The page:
Seventeen confirmed tornadoes touched town near Dallas, TX, on April 3rd. Aside from the scenes of destruction, the most memorable moment from this event was watching the shocking video of big rig trailers being tossed in the air like toys as one twister moved through a trucking terminal. Most people will never forget seeing those orange box trailers being effortlessly lifted and thrown hundreds of feet. Amazing. No doubt, everyone knew this tornado and the others to strike the Dallas-Fort Worth metroplex were serious. Despite the damage and the amazing scenes, no one was killed. How is this possible when this series of twisters affected such highly populated areas? Here are some observations:
1. The storms hit during the day when many were at work and school and not at home. This likely saved lives as the tornadoes ripped through subdivisions.
2. The storms had lots of warning. While the number of tornadoes were a surprise to forecasters, once they the storms started rotating, warnings were issued. People had time to get to their place of safety.
3. This region is accustomed to severe weather and many take the threat seriously and have tornado plans and/or shelters.
4. The tornadoes were clearly visible on television from news helicopters. After the April 27th outbreak in Alabama last year, it was determined that many people do not take action immediately after warnings but wait instead for “secondary confirmation” that threatening weather is imminent (This mentality is getting people hurt or killed). However, on April 3rd, people got that confirmation from watching television and took action. There was no question the tornadoes were coming.
5. The tornadoes struck in broad daylight. Even if area residents didn’t see the tornadoes on t.v., they could clearly see them approaching.
6. As amazing as the scenes of destruction were, all of the tornadoes were ranked EF-3 (with 150 mph winds) or weaker. The storms were strong enough to cause millions in damage and easily loft those big rig trailers but most buildings that took a direct hit suffered partial collapse at best. These tornadoes were survivable because many of the structures had large sections that remained standing. These were not the monster EF-4s and EF-5s from Alabama or Joplin last year that decimated entire towns.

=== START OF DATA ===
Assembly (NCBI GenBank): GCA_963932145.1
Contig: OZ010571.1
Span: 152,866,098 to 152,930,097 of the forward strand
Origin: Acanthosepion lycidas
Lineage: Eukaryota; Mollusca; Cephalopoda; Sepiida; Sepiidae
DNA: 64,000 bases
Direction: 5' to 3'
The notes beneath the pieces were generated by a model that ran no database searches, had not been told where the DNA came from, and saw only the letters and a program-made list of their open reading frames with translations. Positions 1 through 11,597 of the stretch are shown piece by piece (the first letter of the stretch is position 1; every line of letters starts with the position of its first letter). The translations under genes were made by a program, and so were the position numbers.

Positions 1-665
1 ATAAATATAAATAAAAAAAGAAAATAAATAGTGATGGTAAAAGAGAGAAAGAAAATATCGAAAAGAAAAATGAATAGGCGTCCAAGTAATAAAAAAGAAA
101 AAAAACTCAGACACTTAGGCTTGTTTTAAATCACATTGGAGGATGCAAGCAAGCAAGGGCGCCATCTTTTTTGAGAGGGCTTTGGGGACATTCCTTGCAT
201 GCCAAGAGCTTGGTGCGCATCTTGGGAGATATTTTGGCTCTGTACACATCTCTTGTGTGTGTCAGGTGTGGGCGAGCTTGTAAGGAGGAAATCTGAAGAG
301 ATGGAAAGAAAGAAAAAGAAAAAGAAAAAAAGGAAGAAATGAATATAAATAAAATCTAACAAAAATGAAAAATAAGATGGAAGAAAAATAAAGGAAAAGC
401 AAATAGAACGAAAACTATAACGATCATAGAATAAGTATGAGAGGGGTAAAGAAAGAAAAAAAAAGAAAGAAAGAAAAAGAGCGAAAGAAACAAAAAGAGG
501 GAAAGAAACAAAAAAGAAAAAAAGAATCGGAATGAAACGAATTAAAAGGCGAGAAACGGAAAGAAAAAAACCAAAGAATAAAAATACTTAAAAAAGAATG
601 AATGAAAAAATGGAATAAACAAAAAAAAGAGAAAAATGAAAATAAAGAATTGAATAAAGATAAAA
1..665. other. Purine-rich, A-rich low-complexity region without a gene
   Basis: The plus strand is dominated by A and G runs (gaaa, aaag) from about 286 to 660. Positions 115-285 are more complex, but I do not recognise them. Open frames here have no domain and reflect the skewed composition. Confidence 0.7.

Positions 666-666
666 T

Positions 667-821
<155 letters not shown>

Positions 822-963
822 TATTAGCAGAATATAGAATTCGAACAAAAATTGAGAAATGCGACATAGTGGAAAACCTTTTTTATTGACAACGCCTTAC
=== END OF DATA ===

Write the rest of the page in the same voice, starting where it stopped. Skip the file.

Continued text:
All-in-all, the Dallas area has a tremendous amount of rebuilding to do and there is no reason to downplay the amount of damage and heartbreak this tornado outbreak caused. Here are lessons to take away from the Dallas event:
1. Most tornadoes in this country are survivable if you are in the right place in your home as the vast majority of these storms are ranked EF-3 or weaker.
2. We have better warnings than ever before in the history of man – take them seriously!
3. During severe weather days, keep your eyes to the sky – it can save you life – especially in daytime events like Dallas where the tornadoes are highly visible.
4. Putting tornadoes live on television saves lives. While I encourage people to not wait for “secondary confirmation” before they take action, putting live video of a tornado on television causes people to take a warning more seriously.
5. Many survived because they took the right action and they had a plan. They already knew where they would take shelter before the warnings were ever issued. Everyone living in tornado-prone areas should do the same.
April and May are the traditionally the two biggest tornado months of the year. Keep your guard up!